Most of my blog’s regular readers fall into two categories. Many are writers who have “been there, done that” when it comes to editing a book. Others are friends and family who are probably as interested in the editing process as I am in best practices in proctology.
In other words, apologies if this post bores you. Bookmark it and come back when you need a cure for insomnia.
I am knee-deep in editing “Wolfman’s Pier,” the working title for what I’ve until now called “Manwhore.” Explaining the transition would give away too much, so I won’t. Although I’ve got miles to go before I finish, I’ve already learned a lot about the editing process and my own writing style.
1. I am still in love with my characters and storyline. The book moves at a brisk pace, with the right blend of humor, surprising turns of events, and relationship building.
2. Back in college, I remember a lit professor (who resembled the weird old man who keeps all the scary secrets from hapless victims in any number of horror movies) telling me I wrote like a “Hunter S. Thompson wannabe hack.” Meanwhile, my journalism and creative writing profs were praising my writing and saying I had a promising career ahead of me.
After a few semesters of being swatted like a ping-pong ball between “you rock” and “you suck,” I came to a realization. I am NOT a literary writer. I am a journalistic storyteller. I prefer vivid scenes to metaphor, and gripping dialogue and events to allusions and theory. I can’t write a page comparing a tree bending in the breeze to being resiliant through life’s hard knocks without snoring. I’d rather say the same thing with a ghost who breaks down because women can no longer see his tallywacker.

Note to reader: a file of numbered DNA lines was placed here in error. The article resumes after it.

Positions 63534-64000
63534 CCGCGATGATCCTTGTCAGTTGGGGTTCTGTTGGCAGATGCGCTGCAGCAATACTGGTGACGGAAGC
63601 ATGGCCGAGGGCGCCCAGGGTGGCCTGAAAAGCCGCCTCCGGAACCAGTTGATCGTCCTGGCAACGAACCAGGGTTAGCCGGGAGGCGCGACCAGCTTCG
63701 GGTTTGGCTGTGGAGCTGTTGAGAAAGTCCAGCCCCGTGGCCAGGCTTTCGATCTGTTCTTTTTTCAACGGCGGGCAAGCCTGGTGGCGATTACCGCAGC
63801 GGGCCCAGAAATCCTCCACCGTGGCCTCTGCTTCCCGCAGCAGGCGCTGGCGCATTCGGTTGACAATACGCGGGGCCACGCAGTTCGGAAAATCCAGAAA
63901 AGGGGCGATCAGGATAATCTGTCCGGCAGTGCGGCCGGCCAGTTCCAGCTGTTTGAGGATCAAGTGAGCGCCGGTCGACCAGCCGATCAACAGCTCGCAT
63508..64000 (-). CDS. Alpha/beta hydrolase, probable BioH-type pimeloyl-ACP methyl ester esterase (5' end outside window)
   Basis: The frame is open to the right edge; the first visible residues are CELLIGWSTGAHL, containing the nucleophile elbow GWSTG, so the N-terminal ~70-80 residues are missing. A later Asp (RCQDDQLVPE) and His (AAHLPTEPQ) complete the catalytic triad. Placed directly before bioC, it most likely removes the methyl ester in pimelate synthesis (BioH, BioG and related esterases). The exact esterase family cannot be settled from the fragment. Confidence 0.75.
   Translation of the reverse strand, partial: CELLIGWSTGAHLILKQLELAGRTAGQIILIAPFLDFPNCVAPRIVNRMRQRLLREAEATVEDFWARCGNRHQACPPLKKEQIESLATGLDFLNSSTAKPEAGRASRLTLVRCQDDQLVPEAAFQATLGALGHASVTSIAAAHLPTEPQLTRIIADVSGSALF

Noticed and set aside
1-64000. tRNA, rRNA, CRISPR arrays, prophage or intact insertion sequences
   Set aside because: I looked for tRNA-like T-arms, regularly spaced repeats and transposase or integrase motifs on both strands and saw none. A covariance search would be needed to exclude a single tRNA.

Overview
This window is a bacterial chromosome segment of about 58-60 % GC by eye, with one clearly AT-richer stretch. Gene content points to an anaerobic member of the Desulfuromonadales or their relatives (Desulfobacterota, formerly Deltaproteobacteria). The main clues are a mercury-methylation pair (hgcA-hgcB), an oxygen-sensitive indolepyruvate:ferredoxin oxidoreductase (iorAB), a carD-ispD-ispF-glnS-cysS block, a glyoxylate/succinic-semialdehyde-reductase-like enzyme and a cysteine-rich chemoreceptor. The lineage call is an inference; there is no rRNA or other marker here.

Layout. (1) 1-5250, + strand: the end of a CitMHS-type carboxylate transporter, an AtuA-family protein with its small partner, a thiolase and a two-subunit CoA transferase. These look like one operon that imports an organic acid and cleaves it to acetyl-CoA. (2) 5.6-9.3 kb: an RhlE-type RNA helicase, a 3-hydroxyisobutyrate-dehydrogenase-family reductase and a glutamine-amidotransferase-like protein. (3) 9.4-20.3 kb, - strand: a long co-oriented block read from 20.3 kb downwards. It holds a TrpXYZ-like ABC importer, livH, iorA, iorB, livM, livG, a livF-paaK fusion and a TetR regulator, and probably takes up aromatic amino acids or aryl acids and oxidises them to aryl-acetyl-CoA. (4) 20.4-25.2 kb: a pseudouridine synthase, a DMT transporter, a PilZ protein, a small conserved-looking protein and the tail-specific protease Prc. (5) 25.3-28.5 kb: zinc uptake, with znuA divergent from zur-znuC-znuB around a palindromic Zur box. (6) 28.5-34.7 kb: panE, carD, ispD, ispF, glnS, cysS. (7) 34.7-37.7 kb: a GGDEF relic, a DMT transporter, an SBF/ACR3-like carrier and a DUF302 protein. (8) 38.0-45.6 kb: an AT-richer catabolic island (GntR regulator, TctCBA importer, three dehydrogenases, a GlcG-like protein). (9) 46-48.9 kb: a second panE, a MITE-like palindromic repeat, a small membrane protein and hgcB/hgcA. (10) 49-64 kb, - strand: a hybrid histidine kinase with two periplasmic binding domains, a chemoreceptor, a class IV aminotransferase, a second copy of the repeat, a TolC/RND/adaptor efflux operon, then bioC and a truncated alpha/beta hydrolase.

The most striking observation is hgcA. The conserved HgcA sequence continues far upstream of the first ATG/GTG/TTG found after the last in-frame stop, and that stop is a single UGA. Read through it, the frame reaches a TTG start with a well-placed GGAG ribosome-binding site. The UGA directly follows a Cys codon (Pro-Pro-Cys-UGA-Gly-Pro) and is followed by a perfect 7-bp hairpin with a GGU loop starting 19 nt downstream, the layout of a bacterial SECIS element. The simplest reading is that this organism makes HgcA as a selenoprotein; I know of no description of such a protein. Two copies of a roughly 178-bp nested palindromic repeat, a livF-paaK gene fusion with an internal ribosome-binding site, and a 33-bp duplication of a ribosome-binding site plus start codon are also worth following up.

I’ll never be published in a literary journal or please readers who prefer that writing style. I tell a different kind of story for a different audience. But I still must be careful not to overexaggerate and rely on hype in my writing. I’m not a hack, but I can go down that road if left unchecked. A lot of my editing has been toning things down “just enough.”
3. I have been taking my imaginary machete to “lys.” She moved quietLY. He said gentLY. She ate piggishLY. OK, no one in my book eats piggishly, but you get the picture. Overall, I was good about “showing not telling.” But often I fell into the trap of letting a LY drive home a point. An occasional LY is OK, but when they crop up like mosquitos on a humid summer night, they gotta go.
4. Dealing with backstory bites. The line between not enough and too much feels almost invisible. This has been the toughest parts of my editing process. But I’m plowing through it.
5. My favorite part of editing has been coming up with subtitles for each mini-chapter. While not necessary, I think they add flair and fun to the book. As I edit each segment, I keep the need for a perfect header in the back of my mind. This hunt for a phrase that captures the essence of the segment helps me analyze the chapter’s flow.
I’d love to hear about the editing experience of others who care to share!